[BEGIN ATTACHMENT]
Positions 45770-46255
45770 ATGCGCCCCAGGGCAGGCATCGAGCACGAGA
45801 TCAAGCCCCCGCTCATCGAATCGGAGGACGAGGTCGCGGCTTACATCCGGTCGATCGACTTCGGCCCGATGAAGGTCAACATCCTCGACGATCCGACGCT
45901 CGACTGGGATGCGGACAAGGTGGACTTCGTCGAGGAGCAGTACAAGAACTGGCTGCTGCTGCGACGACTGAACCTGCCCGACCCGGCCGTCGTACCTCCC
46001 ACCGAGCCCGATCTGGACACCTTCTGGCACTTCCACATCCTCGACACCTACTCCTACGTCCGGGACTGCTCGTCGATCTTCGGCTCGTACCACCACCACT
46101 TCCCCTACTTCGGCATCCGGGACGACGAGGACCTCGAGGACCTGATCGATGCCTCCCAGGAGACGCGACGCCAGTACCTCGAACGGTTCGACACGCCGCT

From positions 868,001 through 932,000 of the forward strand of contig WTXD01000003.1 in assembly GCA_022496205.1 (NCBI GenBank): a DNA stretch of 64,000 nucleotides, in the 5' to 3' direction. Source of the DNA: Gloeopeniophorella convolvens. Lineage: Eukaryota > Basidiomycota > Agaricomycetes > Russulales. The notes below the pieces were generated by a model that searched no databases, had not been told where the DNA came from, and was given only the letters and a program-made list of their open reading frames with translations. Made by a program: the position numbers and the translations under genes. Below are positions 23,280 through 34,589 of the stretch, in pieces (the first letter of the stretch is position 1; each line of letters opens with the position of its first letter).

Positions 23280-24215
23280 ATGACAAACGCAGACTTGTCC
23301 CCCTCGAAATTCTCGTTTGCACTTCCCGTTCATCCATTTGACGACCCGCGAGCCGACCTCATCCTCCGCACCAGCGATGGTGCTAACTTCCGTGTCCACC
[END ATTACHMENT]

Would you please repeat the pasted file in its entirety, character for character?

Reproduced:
Positions 45770-46255
45770 ATGCGCCCCAGGGCAGGCATCGAGCACGAGA
45801 TCAAGCCCCCGCTCATCGAATCGGAGGACGAGGTCGCGGCTTACATCCGGTCGATCGACTTCGGCCCGATGAAGGTCAACATCCTCGACGATCCGACGCT
45901 CGACTGGGATGCGGACAAGGTGGACTTCGTCGAGGAGCAGTACAAGAACTGGCTGCTGCTGCGACGACTGAACCTGCCCGACCCGGCCGTCGTACCTCCC
46001 ACCGAGCCCGATCTGGACACCTTCTGGCACTTCCACATCCTCGACACCTACTCCTACGTCCGGGACTGCTCGTCGATCTTCGGCTCGTACCACCACCACT
46101 TCCCCTACTTCGGCATCCGGGACGACGAGGACCTCGAGGACCTGATCGATGCCTCCCAGGAGACGCGACGCCAGTACCTCGAACGGTTCGACACGCCGCT

From positions 868,001 through 932,000 of the forward strand of contig WTXD01000003.1 in assembly GCA_022496205.1 (NCBI GenBank): a DNA stretch of 64,000 nucleotides, in the 5' to 3' direction. Source of the DNA: Gloeopeniophorella convolvens. Lineage: Eukaryota > Basidiomycota > Agaricomycetes > Russulales. The notes below the pieces were generated by a model that searched no databases, had not been told where the DNA came from, and was given only the letters and a program-made list of their open reading frames with translations. Made by a program: the position numbers and the translations under genes. Below are positions 23,280 through 34,589 of the stretch, in pieces (the first letter of the stretch is position 1; each line of letters opens with the position of its first letter).

Positions 23280-24215
23280 ATGACAAACGCAGACTTGTCC
23301 CCCTCGAAATTCTCGTTTGCACTTCCCGTTCATCCATTTGACGACCCGCGAGCCGACCTCATCCTCCGCACCAGCGATGGTGCTAACTTCCGTGTCCACC